HarperCollins CEO Brian Murray on Acquisitions, Industry Change & Importance of Choice
Next, Shatzkin inquired how HarperCollins is managing change and whether bringing in skillsets that the book business hasn't traditionally traded in was a challenge. Murray responded that bringing in such outsiders and leading change is much easier today than 5 to 10 years ago - staff that has come up through the book industry have been witness for the need to change and understand, helping to hasten the pace of change. "That said, it's important that you bring in the right people. Not every Silicon Valley or consultant can parachute into the book business and survive." Murray added that outsiders have to appreciate the history of the book business but also be able to look at new ideas -- and fortunately the industry is much more receptive to new ideas now.
Subscription, Self-Publishing, Indies & Choice
Finally Shatzkin and Murray addressed how the Big 5 publisher is responding to the emergence of self-publishing and subscription platforms in recent years. In this context, Murray stressed the importance of entertaining new ideas and experimenting with new pilot programs. "We don't jump at every opportunity, but you can't stand still... We're willing to learn."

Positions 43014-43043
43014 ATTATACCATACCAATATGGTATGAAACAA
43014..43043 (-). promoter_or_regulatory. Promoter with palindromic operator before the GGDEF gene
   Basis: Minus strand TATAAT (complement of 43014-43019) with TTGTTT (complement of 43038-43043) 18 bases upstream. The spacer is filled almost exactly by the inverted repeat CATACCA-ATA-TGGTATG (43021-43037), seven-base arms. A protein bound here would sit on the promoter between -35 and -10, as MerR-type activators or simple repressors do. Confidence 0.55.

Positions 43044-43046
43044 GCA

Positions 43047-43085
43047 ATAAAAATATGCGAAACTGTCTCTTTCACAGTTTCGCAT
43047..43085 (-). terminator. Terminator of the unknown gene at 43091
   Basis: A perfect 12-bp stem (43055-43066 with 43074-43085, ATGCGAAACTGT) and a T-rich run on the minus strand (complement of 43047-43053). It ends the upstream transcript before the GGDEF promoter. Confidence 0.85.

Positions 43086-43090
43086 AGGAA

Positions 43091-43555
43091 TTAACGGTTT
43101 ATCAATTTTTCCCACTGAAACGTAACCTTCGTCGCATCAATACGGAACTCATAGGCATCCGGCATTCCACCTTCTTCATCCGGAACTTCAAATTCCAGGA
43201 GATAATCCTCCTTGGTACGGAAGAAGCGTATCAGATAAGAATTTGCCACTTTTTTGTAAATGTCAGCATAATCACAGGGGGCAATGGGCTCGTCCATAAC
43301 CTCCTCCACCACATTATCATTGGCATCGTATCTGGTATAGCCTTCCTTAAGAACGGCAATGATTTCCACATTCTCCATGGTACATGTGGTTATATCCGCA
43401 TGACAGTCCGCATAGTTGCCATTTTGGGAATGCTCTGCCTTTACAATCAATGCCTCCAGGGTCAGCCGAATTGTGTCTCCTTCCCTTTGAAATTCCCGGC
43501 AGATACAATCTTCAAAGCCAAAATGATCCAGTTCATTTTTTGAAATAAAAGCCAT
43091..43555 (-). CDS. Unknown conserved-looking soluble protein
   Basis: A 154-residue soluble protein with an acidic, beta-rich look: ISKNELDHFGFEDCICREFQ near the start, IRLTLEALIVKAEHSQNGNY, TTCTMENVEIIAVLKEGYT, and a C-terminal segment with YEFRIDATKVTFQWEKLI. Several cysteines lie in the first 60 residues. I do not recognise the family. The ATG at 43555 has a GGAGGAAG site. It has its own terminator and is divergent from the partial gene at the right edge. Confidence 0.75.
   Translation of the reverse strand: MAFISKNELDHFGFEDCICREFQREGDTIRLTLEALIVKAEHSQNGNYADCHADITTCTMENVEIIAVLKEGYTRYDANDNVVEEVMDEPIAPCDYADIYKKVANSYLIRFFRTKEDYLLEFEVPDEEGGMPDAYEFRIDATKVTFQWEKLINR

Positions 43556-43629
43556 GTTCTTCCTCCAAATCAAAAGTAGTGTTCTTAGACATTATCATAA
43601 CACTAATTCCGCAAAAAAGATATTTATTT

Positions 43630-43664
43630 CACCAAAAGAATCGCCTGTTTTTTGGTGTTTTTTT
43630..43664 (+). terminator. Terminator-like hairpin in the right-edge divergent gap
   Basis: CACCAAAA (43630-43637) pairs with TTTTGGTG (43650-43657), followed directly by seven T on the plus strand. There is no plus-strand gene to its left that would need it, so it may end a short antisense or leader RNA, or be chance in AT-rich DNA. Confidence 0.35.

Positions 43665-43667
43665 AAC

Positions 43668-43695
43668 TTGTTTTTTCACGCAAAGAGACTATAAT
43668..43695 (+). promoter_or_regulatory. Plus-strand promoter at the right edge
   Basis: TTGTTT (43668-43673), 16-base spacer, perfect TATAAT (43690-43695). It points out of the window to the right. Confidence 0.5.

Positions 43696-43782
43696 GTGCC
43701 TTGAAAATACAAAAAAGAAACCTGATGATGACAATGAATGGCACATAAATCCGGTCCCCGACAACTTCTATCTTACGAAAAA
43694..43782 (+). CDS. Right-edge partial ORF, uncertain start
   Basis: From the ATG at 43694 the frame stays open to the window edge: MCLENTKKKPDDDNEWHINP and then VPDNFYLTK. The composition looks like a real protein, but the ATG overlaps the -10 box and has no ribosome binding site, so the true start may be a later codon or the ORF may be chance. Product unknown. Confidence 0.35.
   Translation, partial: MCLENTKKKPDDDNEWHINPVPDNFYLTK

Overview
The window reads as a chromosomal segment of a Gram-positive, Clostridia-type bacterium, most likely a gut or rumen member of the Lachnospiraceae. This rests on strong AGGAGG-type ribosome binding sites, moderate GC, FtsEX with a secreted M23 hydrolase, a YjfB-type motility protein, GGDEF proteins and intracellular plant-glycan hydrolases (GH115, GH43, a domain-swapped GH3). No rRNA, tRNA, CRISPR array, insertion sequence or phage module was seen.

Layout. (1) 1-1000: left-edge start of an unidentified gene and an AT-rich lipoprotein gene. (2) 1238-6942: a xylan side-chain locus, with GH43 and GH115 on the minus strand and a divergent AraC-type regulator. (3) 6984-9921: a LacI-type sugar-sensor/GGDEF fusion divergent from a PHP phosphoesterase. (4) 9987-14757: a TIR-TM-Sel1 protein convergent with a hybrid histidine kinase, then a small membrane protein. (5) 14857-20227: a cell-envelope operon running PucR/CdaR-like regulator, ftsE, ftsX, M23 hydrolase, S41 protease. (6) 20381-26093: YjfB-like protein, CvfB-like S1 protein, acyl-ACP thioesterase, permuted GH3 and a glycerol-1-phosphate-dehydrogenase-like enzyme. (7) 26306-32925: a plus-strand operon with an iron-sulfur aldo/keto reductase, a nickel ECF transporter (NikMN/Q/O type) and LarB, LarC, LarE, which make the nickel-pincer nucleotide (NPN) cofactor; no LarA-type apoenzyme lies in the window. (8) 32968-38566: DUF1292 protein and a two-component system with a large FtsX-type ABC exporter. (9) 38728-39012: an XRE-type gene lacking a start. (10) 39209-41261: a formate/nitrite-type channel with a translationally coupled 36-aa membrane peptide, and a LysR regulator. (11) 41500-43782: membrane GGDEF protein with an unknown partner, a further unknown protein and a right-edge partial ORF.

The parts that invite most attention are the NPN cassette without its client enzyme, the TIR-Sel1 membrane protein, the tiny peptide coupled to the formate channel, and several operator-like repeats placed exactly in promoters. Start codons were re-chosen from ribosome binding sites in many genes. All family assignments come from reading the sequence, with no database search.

Underlying Murray's thinking on both subscription and self-publishing is the sense that there are positive effects connected to having more choices available - more choices for authors to publish their work and more choices for readers to access that work. Subscription is one channel for expanding reader choice. Independent bookstores also play an important role in this, said Murray. "Having local bookstores is critical to us. We want there to be as much choice for readers as possible."
Self-publishing also presents an opportunity to expand choices within the industry, said Murray. While HarperCollins isn't in the self-publishing business, Murray said the company will apply its core competencies -- editorial, finance, marketing -- to the self-publishing phenomenon, with such things as HarperCollins Publishers Services and by building relationships with authors earlier in their careers.
Denis Wilson was previously content director for Target Marketing, Publishing Executive, and Book Business, as well as the FUSE Media and BRAND United summits. In this role, he analyzed and reported on the fundamental changes affecting the media and marketing industries and aimed to serve content-driven businesses with practical and strategic insight. As a writer, Denis’ work has been published by Fast Company, Rolling Stone, Fortune, and The New York Times.